Until Dickinson arrived in Constantinople, American goods had barely trickled into Turkey. Europeans who controlled shipping in the region shut out all other exporters. The new consul general scored his first triumph by convincing a tramp steamer line to deliver American goods straight into the Golden Horn. When British and German shippers hired the son of the grand vizier to use his father's influence to impound American flour on the docks, an enraged Dickinson asked the secretary of state for permission to threaten "retaliatory measures." In doing so, he ran afoul of Alvah Adee, who was afraid of offending the Turks. The flour incident left relations between Dickinson and Adee permanently strained.
Dickinson was, in fact, more ambitious than he let on. Two years after arriving in Constantinople, he announced his intentions of opening Bulgaria to American business. He wanted an appointment as U.S. Minister to Sofia.
Turn-of-the-century Sofia was not one of the glittering capitals of Europe. It was tiny, muddy, and in transition. The Oriental character of the town - indeed, anything that reminded Bulgarians of the recent Turkish occupation - had been ripped out and replaced piecemeal with Western-style buildings. There was a charming royal palace in the French style. The area around it was paved with cobblestones or brick. Unlike Salonica, still captive to the Sultan's prejudice against "dynamos," Sofia had electricity, which ran an impressive system of streetcars and illuminated public buildings and many private homes. The residential areas, which lay beyond a two-block radius of the palace, however, were a jumble. Every citizen was responsible for the paving in front of his own home. Some did. Sofia reminded one British visitor of an American cow town.
That Sofia had an oddly American air was no accident. Nearly all of its political leaders had been educated at Robert College, a missionary school in Constantinople. After the Treaty of Berlin in 1878, Bulgarians had adopted an American-style democracy, including a popularly elected legislature. Its constitution, the most liberal in Europe except for Switzerland's, guaranteed freedom of religion and press, and right of assembly, and it forbade the rule of monarchs. Strangely, it made provisions for a prince. Alexander of Battenberg was only twenty when he was recruited to the throne. Greatly loved by his own people, he was not favored by Tsar Alexander III, who forced his abdication. A blue-ribbon delegation then made an exhaustive canvass of Europe to find a replacement who would be acceptable to the Russians. They settled on a grandson of Louis Napoleon, the last emperor of France. He was Ferdinand of Saxe-Coburg and Gotha.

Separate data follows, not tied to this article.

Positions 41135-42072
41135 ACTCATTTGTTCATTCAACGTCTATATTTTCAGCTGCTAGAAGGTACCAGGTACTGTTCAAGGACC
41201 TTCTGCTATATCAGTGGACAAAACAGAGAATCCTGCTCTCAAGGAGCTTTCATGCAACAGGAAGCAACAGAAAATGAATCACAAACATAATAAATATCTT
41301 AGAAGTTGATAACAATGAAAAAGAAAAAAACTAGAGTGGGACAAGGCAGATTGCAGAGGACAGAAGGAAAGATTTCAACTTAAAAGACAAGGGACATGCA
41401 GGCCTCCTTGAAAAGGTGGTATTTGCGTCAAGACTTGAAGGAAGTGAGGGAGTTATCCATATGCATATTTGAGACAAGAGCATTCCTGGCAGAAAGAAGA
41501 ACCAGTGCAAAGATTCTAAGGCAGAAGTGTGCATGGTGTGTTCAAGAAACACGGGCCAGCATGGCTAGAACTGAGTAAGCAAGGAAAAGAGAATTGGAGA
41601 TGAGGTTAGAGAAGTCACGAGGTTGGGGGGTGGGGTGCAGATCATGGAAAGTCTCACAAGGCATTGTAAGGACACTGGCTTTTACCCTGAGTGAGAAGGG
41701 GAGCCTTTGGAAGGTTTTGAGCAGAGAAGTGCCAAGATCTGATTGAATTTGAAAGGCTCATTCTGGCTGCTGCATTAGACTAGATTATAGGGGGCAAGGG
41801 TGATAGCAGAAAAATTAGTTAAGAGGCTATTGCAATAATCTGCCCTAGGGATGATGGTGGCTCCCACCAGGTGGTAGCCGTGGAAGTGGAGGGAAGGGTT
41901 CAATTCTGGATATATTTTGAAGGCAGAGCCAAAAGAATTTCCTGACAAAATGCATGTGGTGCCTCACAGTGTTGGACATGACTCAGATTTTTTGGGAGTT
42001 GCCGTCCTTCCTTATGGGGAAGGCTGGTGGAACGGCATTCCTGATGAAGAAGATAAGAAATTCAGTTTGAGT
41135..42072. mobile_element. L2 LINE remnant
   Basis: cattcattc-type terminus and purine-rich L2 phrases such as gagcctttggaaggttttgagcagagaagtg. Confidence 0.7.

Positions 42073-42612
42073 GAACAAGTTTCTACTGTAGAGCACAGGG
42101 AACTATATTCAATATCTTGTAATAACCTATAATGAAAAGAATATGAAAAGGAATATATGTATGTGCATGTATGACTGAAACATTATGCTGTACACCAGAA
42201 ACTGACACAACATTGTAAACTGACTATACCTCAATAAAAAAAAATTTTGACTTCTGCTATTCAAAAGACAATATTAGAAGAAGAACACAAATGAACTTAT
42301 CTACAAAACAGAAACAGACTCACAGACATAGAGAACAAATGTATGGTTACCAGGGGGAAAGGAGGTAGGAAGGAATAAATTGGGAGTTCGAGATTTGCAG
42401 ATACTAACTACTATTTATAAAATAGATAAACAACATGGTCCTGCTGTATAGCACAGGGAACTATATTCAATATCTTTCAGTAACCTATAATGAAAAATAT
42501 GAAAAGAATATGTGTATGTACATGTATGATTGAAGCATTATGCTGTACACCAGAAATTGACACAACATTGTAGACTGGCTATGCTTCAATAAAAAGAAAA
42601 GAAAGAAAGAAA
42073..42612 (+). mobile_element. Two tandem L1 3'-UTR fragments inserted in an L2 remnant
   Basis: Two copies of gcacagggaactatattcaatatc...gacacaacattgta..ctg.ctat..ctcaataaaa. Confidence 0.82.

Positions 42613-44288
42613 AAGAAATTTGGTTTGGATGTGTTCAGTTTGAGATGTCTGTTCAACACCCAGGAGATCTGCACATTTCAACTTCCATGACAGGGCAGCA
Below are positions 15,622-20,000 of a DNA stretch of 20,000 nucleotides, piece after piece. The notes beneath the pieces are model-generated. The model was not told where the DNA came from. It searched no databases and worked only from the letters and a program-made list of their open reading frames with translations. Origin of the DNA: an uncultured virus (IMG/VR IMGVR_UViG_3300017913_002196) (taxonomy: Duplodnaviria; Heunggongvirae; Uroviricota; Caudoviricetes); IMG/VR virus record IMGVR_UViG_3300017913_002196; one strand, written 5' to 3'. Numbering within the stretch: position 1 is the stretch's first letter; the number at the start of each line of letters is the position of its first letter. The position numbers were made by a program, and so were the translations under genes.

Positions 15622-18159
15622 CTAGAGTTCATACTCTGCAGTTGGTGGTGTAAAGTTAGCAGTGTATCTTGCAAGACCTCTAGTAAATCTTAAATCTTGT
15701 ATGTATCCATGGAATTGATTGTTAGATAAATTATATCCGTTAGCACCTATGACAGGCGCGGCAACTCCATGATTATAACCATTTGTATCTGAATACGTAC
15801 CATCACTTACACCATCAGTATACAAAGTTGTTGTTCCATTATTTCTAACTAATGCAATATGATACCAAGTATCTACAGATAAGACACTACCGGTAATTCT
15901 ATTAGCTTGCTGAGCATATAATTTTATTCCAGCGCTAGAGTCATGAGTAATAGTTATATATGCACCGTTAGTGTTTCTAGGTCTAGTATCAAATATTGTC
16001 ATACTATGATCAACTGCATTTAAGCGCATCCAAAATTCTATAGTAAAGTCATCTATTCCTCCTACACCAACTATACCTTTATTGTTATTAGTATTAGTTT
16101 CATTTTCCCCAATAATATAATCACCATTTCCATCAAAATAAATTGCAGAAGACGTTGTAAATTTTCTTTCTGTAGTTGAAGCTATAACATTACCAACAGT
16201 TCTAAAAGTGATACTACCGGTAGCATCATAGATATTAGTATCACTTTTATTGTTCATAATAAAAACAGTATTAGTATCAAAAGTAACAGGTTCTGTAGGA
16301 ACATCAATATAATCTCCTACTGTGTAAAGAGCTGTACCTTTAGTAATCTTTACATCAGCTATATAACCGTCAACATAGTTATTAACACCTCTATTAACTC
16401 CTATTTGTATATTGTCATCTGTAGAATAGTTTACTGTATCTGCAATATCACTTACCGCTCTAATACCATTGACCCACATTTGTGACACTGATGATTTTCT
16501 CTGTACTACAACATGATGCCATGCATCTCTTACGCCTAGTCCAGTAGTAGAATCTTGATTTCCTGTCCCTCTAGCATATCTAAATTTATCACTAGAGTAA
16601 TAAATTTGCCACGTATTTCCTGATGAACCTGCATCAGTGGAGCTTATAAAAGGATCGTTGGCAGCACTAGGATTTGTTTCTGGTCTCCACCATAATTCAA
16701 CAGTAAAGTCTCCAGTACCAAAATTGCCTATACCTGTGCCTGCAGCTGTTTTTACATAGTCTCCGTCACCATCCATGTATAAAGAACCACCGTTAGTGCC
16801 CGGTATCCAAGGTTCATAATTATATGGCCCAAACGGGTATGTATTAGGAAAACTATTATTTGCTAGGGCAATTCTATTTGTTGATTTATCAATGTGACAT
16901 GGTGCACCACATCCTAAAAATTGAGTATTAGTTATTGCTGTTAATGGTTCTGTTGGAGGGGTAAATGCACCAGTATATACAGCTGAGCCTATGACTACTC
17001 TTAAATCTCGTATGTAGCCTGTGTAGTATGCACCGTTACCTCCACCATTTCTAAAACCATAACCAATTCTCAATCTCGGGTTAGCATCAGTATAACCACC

Republic or not, the Bulgarians felt they needed a royal on the throne, if only to remind themselves of their lost imperial glory. During the Middle Ages, their own Tsar Ivan Asen II had ruled much of the Balkans. His court, according to one British author, was "far more refined, elegant ... and cultivated intellectually than the English king's." More than that, however, the Bulgarians needed a symbolic warrior who could rattle a saber at the Serbs to the west and the Turks to the east. The twenty-six-year-old Ferdinand, however, was no one's idea of a warlord. He was, in the confidential assessment of the committee that acquired him, a "spoilt child ... more fit to lie on a sofa than to sit in the saddle."
At the prodding of his ambitious mother, Princess Clementine, Ferdinand accepted the crown and played his ceremonial role gamely. He had a scientific bent that made him receptive to progress. Still, he was said to despise Sofia, preferring to spend his time at his summer palace in Varna, collecting and classifying insects. During these long absences, a personal representative of Alexander III saw to the Prince's interests in the capital. Russia, as always, was the power behind the Bulgarian throne.
Bulgaria, then, was an odd hybrid: a nominal Ottoman principality, an American-style democracy, and a Russian client state. Doing business in Sofia therefore required all the finesse and politesse that a career diplomat could muster.
Whatever his virtues as a businessman, Dickinson lacked politesse. Neither did he speak French, the universal language of diplomacy. He succeeded, however, in convincing the State Department to appoint him - if not minister, then at least to the lower and more nebulous position of "U.S. diplomatic agent" to Sofia. President McKinley signed the letter of credence, which Dickinson hoped to present personally to Ferdinand in the summer of 1901.
The Prince, while accepting Dickinson in theory, refused to receive him. Ferdinand and his ministers were troubled that Mr. Dickinson proposed to remain consul to Constantinople. Turkey was, after all, Bulgaria's old enemy, and having one man hold both posts was an "incompatible accumulation of functions."
In early August, Dickinson vented his frustrations in a letter to the State Department. There were "influences at work" - Russian, he suspected - to keep Americans out of Bulgaria. Because his presentation at court had been "indefinitely postponed," he proposed to take up his post without formal recognition. "They want our farm machinery," he declared bluntly, assuming that the juggernaut of American commercial imperialism would roll right over this toy prince. The State Department held Dickinson in check - until l'affaire de Miss Stone.